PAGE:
David Packard’s 11 Simple Rules

Many of you know that Hewlett-Packard was my first alma mater. Bill Hewlett and Dave Packard created the gold standard, from my perspective, of strong company values which lead to the powerful HP Way culture. The company has suffered from poor leadership over the past decade, and I, for one, hope this company will resurrect itself in the sea of start-up software and social commerce companies. Time will tell; however, for those of us fortunate enough to cut our teeth under the stewardship of Bill and Dave were blessed by the lessons learned from their leadership.

Recently, I was purging through 30 years of old files, and ran across my ‘special file’ where I kept those unique articles, emails, letters, and notes which were ‘too good’ to throw away. I found an email from 1998 which summarized Dave Packard’s 11 simple rules on how to deal with each other on a daily basis. He believed if we followed these simple rules, we would all emerge as winners – as we would create spirit de corps in our organizations and build unwavering alliances with our customers and partnerships. They are timeless suggestions; and I can honestly say that Bill and Dave walked their talk. This was their legacy as leaders. I am so very hopeful Meg Whitman will hold fast to these truisms and continue her valiant quest to restore HP to the powerhouse it once was. Below is a shortened version of the email I found with my ‘two cents’ added in italics:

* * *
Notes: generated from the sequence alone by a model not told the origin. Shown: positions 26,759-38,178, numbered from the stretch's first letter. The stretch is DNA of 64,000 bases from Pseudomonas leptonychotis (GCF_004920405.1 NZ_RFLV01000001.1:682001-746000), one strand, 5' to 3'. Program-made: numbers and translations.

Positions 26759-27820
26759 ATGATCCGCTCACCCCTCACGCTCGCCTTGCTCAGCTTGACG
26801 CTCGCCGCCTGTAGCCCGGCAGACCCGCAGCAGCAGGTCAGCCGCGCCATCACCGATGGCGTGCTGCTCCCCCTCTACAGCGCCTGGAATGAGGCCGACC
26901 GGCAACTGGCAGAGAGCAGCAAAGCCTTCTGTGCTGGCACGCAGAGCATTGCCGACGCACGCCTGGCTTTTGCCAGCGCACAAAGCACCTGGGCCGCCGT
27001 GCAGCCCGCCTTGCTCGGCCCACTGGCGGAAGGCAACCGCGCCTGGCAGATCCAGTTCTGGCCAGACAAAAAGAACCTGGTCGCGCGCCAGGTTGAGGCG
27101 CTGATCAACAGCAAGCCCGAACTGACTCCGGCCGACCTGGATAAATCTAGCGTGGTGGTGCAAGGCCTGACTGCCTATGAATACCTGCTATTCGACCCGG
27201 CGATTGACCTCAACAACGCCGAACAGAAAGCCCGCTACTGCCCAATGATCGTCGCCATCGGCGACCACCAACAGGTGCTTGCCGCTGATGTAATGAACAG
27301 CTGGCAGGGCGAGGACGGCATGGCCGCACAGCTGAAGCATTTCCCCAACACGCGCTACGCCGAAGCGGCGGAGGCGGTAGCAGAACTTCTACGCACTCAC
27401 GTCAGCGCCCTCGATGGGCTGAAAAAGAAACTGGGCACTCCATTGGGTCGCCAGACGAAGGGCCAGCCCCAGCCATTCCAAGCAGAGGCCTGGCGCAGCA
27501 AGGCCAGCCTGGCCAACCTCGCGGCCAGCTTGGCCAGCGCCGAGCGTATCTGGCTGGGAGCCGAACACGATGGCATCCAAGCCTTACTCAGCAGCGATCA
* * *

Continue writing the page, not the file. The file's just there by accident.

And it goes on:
1. Think first of the other fellow. This is THE foundation for all relationships. Do unto others……

2. Build up the other person’s sense of importance. Allow him to feel equality or superiority, and you will build rapport. It is simply not about you – it is about them.

3. Respect the other person’s personality rights. Respect the other person’s right to be different from you. Thankfully, we are each on our own journey – and we each have our own stories to write.

4. Give sincere appreciation. If we think someone has done a good job – tell him. This does NOT mean empty praise, or flattery. The two most important words: thank you.

5. Eliminate the negative. Criticism seldom does what the use intends – it invariably causes resentment which can pollute for years. Constructive feedback needs to be the focus – given in love.

6.  Avoid openly trying to ‘reform’ people. Every person knows he is imperfect. If you want to improve someone – help him embrace a higher working goal – a standard to embrace – they he will do his own ‘make-over’ far more effectively.

7. Try to understand the other person. How would you react in similar circumstances? We need to attempt to meet people where they are – not where we are.

8. Check first impressions. Follow Abraham Lincoln’s famous self instructions: “I do not like that man; therefore, I shall get to know him better.”.

9. Take care of little details.  Watch your smile, your tone of voice, how you use your eyes, the way you greet people, the use of nicknames, remembering special dates, names, faces. Little things polish your skill on getting along with people.

10. Develop a genuine interest in people.  You cannot successfully apply the first 9 rules, unless you have a sincere desire to like, respect, and be helpful to others.

11. Keep it up. That is all: just keep it up!